The rest of the film sees Mary recount the rest of C.R. Pleasants’ life after his miracle discovery. It is implied that the ‘politics’ of high-ranking officials was largely the reason why no business or government organisation (not to mention no army on either side of World War II) ever availed themselves of his technology. That, and the fact he went into business with a man known only as Dimity to try and promote it.

Of all the figures in this unrecognisable past, Dimity will be the most familiar to 21st century audiences. According to Mary, Dimity saw great potential in the development; not as a product to actually sell, but a concept which never needed to come to fruition to make money. Just as contemporary ‘luminaries’ like Elon Musk have long since realised, a fool and his money are soon parted when they think their stake could be the one that helps a money-making tool – however impossible – ‘get off the ground’. So, like the idiots who poured funding into Hyperloop, backers soon find they are actually sinking cash into an endless tunnel to nowhere.

Whether or not C.R. had invented something incredible, setting up shop with a Musk-equivalent – only interested in taking credit for an ‘innovation’ he could use to sell shares as an eternal ‘start-up’, rather than producing anything – did his credibility no favours. Neither did the fact that with another half-century of hindsight, Levine never considered getting an actual scientist to try and prove or disprove any of the claims in his footage. Finally, that brings me to what isn’t in this film – and while I know I warned against that, I think it’s arguably as important as what has been included.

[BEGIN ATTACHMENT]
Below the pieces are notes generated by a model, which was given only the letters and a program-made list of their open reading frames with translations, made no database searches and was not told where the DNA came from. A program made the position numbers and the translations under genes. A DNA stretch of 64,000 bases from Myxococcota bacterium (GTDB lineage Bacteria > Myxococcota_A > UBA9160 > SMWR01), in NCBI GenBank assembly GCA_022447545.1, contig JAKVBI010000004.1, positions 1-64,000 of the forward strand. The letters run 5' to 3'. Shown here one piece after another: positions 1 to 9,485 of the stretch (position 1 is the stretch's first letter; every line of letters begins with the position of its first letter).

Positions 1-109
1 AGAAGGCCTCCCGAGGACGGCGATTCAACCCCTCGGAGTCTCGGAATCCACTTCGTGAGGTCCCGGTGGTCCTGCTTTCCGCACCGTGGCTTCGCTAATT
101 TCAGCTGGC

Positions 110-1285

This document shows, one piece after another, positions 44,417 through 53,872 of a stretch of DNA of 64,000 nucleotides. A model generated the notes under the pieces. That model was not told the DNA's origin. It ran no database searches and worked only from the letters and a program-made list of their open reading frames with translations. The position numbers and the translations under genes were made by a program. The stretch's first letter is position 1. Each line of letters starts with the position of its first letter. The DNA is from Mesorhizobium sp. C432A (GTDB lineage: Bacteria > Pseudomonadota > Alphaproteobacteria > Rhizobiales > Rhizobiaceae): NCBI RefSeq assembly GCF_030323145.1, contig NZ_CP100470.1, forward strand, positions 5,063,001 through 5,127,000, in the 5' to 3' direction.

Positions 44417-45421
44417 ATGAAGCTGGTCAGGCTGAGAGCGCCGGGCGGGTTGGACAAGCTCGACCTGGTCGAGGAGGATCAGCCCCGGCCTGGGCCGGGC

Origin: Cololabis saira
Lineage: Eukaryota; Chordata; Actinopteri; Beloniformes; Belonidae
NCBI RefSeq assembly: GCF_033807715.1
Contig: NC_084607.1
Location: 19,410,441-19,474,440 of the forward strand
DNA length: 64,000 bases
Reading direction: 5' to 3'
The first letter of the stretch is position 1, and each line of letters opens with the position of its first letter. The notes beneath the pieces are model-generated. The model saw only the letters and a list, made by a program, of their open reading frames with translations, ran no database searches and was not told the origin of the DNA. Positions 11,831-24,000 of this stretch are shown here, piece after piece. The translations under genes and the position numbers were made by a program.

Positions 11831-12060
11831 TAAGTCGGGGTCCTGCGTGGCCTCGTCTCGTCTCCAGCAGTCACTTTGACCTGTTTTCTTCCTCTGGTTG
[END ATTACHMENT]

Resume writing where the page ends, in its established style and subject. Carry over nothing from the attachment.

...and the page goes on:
The film is at war with itself. On the one hand, it presents itself as a time-capsule of freshly unearthed mysteries – to be taken as organic and untouched. But they are so clearly (and heavy-handedly) edited, that whatever state the footage was initially in, it is very evidently reconstructed to convey a cohesive message for a modern audience. In that case, the rejection of adding modern context and insight to this footage becomes conspicuous.

C.R. and Mary might not have been scientists, but there are thousands of scientists who would have given comment on this story. There are also plentiful historians who could have helped examine the socio-political picture painted by Mary and co., to examine their claims about why the invention could not gain traction.

This could also have helped us understand the forces motivating C.R. if he was not the dedicated innovator his family painted him as. Could the determination to make a quick buck at any cost be understood, when desperately trying to make ends meet for his family in the years before the New Deal? And on top of all this – as a good historical documentary film should – that could have helped us find reasons why this story is relevant today. Considering the old stomping ground of the Pleasants has since become Silicon Valley – where countless grifters sell investors on ever-more useless apps and innovations, ‘solving’ non-issues, or exploiting the world’s underfunded and crumbling infrastructure – that link would not have been difficult to make.

In The Pleasants Effect’s submission form, its accompanying statement asks, “Was what this eccentric man doing science? Was it art? Was he an unacknowledged pioneer or a lucky crackpot?” But none of these questions are broached, in any meaningful sense. If they had been, it might have lived up better to its billing as a portrait of “an inventor, his implausible invention, and the family that believed in them both”.